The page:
A controversial government proposal to test the anthrax vaccine in children would be unethical without first conducting much more research, a presidential commission concluded Tuesday.
"The federal government would have to take multiple steps before anthrax vaccine trials with children could be ethically considered," Amy Gutmann, who chairs the Presidential Commission for the Study of Bioethical Issues, tells Shots. "It would not be ethical to do it today."
Health and Human Services Secretary Kathleen Sebelius asked the 13-member commission to review the possible medical experiment after critics raised questions about whether it would be ethical. They questioned whether the risks of the testing were necessary given that an anthrax attack may never happen.
"This assignment was one of the most difficult that any bioethics commission has been given," Gutmann says.
Anthrax has long been considered one of the most likely weapons a bioterrorist might use. It's relatively easy to make and spew over a large area. And the toxins produced by anthrax spores can be deadly, especially if inhaled.
"We want to make sure we're taking care of the kids," says Daniel Fagbuyi of the Children's National Medical Center, who chaired a federal panel that started the push to study the anthrax vaccine in kids.
The vaccine's been given to more than 1 million adults in the military, but no one knows how well it would work in children.
"We want to know what we're doing to them. Does this really work? And how does it work? What's the body's immune response to it? Those are the types of things that we need to glean," Fagbuyi says.
But other experts are skeptical. They wonder whether it's worth exposing kids to the vaccine for a theoretical risk, which means they won't directly benefit. So Sebelius asked the commission to vet the proposal.
"There is something to be gained by going ahead with research on children. There is a common good to be gained in being prepared," Gutmann says.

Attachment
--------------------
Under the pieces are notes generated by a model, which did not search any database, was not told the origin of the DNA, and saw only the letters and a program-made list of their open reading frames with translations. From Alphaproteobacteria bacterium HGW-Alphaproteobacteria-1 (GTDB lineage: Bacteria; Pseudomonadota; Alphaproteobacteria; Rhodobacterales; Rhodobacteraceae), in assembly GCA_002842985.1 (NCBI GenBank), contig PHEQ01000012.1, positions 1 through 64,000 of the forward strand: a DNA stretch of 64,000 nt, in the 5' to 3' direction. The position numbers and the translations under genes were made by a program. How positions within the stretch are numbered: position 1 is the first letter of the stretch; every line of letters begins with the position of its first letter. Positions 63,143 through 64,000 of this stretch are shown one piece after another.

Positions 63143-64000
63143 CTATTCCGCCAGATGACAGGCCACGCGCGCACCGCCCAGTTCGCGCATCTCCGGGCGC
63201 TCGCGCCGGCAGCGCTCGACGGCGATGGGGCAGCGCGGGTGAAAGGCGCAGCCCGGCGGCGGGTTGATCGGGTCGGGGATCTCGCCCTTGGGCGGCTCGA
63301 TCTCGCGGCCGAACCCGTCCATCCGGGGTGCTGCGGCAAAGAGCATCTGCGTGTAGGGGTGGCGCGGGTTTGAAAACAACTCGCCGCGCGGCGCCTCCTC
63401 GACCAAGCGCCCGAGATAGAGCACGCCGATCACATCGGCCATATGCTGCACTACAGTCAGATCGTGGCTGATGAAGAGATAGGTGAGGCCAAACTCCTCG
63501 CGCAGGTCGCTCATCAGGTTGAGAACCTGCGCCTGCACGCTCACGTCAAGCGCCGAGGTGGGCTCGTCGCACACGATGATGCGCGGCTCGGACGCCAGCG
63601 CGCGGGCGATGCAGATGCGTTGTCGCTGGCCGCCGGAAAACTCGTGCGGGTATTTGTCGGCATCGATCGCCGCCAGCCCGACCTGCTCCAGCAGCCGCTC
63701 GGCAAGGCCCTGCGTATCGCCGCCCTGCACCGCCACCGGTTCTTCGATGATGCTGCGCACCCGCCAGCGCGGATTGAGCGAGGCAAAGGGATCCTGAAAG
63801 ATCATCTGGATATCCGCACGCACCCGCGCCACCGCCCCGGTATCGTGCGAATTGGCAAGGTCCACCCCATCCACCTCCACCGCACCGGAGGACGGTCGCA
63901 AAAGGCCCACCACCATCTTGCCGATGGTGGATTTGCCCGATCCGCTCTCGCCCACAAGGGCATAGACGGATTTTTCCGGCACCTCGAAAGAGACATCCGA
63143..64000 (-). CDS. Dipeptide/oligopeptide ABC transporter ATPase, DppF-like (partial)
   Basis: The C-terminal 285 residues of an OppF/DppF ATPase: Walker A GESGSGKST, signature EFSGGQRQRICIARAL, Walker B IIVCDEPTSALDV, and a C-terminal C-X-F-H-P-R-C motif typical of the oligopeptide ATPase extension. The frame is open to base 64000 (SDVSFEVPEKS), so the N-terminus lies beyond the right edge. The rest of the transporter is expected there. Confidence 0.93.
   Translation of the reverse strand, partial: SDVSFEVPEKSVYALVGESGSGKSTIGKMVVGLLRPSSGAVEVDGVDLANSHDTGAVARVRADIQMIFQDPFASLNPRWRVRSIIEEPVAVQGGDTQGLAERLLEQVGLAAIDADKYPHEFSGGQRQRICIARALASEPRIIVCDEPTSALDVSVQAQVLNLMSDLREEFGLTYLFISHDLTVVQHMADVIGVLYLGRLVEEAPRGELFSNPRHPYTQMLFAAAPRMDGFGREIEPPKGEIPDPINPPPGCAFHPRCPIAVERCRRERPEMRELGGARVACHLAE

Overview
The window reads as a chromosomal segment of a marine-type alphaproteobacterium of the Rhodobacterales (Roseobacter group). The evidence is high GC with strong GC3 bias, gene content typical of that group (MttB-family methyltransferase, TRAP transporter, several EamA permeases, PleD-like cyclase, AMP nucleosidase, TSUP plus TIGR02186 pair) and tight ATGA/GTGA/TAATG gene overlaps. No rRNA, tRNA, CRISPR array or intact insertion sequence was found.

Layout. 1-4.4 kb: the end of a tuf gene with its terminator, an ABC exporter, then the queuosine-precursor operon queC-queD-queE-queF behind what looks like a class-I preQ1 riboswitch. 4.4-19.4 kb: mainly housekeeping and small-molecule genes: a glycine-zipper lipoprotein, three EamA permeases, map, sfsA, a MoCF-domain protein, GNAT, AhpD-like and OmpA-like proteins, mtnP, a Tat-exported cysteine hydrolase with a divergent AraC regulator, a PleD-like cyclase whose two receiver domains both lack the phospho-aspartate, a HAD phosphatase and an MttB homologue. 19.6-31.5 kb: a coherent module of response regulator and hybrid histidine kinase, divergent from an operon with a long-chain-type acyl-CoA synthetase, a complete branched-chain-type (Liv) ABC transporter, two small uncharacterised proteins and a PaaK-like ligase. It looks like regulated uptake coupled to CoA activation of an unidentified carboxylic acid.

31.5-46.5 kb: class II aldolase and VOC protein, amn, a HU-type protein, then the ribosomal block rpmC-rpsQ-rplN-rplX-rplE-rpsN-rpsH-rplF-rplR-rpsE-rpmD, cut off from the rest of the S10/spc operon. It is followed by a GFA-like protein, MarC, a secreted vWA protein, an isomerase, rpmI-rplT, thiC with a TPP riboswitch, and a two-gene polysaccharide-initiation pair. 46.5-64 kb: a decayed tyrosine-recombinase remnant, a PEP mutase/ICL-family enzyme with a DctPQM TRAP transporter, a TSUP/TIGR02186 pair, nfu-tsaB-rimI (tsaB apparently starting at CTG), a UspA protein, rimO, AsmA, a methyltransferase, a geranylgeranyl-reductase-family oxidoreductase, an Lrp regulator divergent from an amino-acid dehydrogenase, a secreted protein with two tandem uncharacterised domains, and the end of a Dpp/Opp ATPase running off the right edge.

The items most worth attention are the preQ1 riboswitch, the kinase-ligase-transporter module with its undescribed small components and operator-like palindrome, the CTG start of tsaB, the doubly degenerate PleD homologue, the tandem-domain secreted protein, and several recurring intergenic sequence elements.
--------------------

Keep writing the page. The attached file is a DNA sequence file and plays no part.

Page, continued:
But Gutmann says that has to be weighed against an important principle.
"We have a long-standing ethical requirement in this country that children not be used merely as means for the public good," Gutmann says.
So after holding hearings and picking apart the scientific and ethical nuances, the commission outlined a series of steps researchers would have to take before any testing on children would be ethical.
Those steps would have to include research to convincingly show that children would face no more than "minimal risk." Gutmann defines that as the "level that a child routinely encounters in daily life for a medical check-up that poses absolutely no substantial risk or threat to the child."
In addition to modeling and testing in animals, the commission said researchers should first try testing the vaccine in younger adults. If that goes OK, they might try studying the vaccine on the oldest kids and work their way down very slowly to the youngest.
Other experts praised the commission's conclusions.
"We can overreact to the threat of bioterrorism and other terrorist attacks," says Lawrence Gostin of Georgetown University. "When we really don't know whether, when or if we will get any kind of an attack, it seems to me that we really do need to have very rigorous ethical safeguards," Gostin says.
But those pushing for the testing, like Fagbuyi, are disappointed. He's worried what might happen if there's an attack while we're waiting. Parents will be frantic but doctors won't know what to tell them about how well the vaccine works or whether it's safe.
"During a time of an emergency when there's enough chaos going on and discord, is that the time we really want to be explaining that, 'Well, we don't have all the evidence at this time, and we could have done this earlier, and we did not'?"
The Department of Health and Human Services, which will make the final decision about whether to move forward with the testing, issued a statement saying officials would review the commission's report.